Patrick Mendes – keeping himself in good nick

A cardiac arrest in 2010 awakened Patrick Mendes to the importance of regular CVD checks. A fit, apparently healthy, 45-year-old, he was totally shocked to wake up in a hospital bed having nearly died from a heart attack because of a blocked artery.

Patrick Mendes

After surgery and 5 days in hospital, Patrick returned home with a stent and underwent post-rehabilitation exercise and psychoeducation classes at Waitemata Hospital. Patrick understands he is one of the few Māori that have completed this post-rehabilitation.

Three months later he went back to his job as Kari Centre Cultural Coordinator at ADHB. He now attends fitness training classes rather than doing heavy gym work and pushing weights. He is also very careful about what he eats.

‘I now enjoy trim lattes, rice crackers, canned fish and chicken wraps.’

Because of his near brush with death Patrick was keen to attend the CVD assessment at the hospital as part of his ongoing vigilance about his health.

‘The more eyes there are watching over my health and progress, the better for my oranga (overall health and wellbeing). I know that if I don’t keep myself in good nick, my health will regress and I could have another heart attack or a stroke. I have 4 beautiful children and a lovely supportive wife to live for. I do not want to become another Māori statistic.’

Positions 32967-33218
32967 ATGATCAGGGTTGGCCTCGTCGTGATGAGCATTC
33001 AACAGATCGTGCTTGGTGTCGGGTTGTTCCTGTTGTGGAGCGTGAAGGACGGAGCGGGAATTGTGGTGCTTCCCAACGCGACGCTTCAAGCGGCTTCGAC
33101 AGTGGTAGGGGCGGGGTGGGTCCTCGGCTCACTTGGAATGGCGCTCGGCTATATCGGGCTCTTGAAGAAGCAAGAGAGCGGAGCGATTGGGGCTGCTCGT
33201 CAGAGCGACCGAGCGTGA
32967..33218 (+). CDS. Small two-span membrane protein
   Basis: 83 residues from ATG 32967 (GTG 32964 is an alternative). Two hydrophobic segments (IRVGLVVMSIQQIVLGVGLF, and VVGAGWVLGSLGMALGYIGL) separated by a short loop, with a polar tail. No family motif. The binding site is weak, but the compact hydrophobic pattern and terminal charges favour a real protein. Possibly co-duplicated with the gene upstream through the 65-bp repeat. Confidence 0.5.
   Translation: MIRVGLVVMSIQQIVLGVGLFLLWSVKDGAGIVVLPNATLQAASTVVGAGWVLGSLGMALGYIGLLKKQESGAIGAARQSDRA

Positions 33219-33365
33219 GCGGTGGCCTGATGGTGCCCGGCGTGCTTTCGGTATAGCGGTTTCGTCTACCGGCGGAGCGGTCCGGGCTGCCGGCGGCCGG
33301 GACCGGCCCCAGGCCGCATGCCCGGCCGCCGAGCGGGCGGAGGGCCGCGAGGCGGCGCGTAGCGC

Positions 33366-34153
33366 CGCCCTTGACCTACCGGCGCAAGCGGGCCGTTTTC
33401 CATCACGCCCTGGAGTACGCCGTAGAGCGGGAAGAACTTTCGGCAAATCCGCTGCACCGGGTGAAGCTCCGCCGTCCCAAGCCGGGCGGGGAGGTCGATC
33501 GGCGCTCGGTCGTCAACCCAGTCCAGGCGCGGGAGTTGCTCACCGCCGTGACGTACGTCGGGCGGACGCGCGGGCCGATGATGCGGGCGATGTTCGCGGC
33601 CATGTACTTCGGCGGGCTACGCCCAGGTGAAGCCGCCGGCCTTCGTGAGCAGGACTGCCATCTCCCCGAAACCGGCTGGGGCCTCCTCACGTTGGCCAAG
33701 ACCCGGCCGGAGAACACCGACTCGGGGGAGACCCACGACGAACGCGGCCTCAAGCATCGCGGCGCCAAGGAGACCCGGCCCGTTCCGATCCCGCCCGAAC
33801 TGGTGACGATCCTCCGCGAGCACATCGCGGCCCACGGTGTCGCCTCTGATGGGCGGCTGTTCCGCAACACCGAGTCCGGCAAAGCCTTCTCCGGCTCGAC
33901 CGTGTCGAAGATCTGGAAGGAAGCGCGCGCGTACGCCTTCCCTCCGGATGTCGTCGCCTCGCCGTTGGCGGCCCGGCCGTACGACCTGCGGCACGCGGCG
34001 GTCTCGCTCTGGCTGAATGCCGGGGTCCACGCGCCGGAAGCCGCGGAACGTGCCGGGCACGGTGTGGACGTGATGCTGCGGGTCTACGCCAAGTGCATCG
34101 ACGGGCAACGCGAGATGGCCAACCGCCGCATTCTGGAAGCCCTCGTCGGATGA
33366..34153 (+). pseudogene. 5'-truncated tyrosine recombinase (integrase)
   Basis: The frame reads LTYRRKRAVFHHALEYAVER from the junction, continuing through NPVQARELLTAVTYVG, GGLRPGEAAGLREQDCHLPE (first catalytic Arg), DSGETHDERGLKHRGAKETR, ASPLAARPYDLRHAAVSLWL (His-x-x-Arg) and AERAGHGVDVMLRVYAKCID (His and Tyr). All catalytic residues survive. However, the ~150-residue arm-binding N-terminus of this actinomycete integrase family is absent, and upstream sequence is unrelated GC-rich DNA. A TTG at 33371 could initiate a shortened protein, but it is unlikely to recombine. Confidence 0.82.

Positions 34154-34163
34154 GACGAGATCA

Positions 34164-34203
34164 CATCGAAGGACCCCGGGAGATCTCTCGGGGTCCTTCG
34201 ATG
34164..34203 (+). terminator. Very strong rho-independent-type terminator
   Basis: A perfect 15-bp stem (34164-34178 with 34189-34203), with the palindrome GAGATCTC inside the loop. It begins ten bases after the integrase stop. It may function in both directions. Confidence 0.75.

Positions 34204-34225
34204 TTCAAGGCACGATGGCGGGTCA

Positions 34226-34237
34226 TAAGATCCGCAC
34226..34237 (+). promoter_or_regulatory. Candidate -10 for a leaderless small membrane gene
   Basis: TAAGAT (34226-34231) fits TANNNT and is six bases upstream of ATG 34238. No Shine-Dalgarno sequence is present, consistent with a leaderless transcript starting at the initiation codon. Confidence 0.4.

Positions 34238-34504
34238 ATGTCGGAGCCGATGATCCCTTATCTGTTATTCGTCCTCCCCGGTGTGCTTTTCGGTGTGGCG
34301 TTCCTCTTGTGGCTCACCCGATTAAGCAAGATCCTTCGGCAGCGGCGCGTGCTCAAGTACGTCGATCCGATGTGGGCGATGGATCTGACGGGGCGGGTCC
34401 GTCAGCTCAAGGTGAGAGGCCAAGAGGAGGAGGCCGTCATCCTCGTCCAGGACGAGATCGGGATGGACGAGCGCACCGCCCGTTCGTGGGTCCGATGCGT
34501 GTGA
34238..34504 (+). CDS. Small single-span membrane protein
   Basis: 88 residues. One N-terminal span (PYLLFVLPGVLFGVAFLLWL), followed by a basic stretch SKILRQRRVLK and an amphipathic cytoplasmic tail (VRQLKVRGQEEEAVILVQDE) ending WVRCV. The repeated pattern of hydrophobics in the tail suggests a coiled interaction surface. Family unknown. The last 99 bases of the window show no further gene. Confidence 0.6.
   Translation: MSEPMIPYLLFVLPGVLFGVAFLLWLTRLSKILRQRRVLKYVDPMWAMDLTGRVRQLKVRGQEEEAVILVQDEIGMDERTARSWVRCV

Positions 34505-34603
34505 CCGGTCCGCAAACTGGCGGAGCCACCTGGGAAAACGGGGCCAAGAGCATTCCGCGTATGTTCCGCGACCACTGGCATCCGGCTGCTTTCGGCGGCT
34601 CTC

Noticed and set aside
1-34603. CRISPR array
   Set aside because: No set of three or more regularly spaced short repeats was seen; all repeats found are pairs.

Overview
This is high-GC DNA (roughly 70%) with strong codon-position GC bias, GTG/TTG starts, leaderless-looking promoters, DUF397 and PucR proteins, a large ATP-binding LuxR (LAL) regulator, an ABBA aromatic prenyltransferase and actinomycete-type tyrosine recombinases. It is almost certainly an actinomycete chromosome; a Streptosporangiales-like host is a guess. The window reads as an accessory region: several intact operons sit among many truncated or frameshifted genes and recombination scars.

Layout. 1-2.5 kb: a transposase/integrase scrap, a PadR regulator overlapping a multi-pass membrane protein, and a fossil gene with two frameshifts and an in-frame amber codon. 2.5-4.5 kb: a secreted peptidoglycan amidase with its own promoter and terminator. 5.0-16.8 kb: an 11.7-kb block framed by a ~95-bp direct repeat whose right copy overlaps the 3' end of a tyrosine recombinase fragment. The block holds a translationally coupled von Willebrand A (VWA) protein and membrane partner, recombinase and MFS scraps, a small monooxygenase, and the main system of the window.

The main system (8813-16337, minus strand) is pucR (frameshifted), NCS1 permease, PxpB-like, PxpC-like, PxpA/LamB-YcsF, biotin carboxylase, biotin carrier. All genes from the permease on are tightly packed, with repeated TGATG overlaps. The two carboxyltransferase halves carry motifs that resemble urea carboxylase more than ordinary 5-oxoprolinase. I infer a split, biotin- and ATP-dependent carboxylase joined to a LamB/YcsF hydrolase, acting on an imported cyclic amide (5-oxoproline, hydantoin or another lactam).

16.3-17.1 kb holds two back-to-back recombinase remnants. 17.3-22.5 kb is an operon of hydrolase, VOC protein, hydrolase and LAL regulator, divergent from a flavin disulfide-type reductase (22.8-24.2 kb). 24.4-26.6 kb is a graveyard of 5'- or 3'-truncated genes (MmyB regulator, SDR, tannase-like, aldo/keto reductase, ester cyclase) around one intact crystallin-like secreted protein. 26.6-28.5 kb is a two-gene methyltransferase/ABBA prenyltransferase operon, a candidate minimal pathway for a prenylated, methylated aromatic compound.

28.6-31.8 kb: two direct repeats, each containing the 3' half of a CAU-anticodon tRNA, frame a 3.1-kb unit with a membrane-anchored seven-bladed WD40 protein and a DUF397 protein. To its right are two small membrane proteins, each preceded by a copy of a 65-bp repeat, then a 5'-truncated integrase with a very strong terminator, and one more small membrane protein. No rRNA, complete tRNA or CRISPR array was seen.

Although now a veteran of blood tests and screening, Patrick was impressed with the point of care approach to the CVD assessment at the ADHB.

‘To be able to see the test results immediately was positive reinforcement for me because it showed me I am still on track with the way I am managing my health.’

As the Cultural Coordinator of all Kari Centre Cultural workers Māori and Pacific, Patrick also felt it was important to encourage his peers and community to attend the screening.

Māori and Pacific Island males are more at risk due to their ethnicity and are eligible for checks from the age of 35. 

Patrick says he has seen positive results from other staff that was assessed through the ADHB, including one of his colleagues who has lost close to 20 kg.

And on a personal note, he recently competed in the Māori Iron Man event and was the designated swimmer in the 2 km swim. He intends to be back next time, in the individual event.


This story is part of Auckland DHB – staff assessments for cardiovascular disease.

Read the next story in this series: Mona Kauvai.

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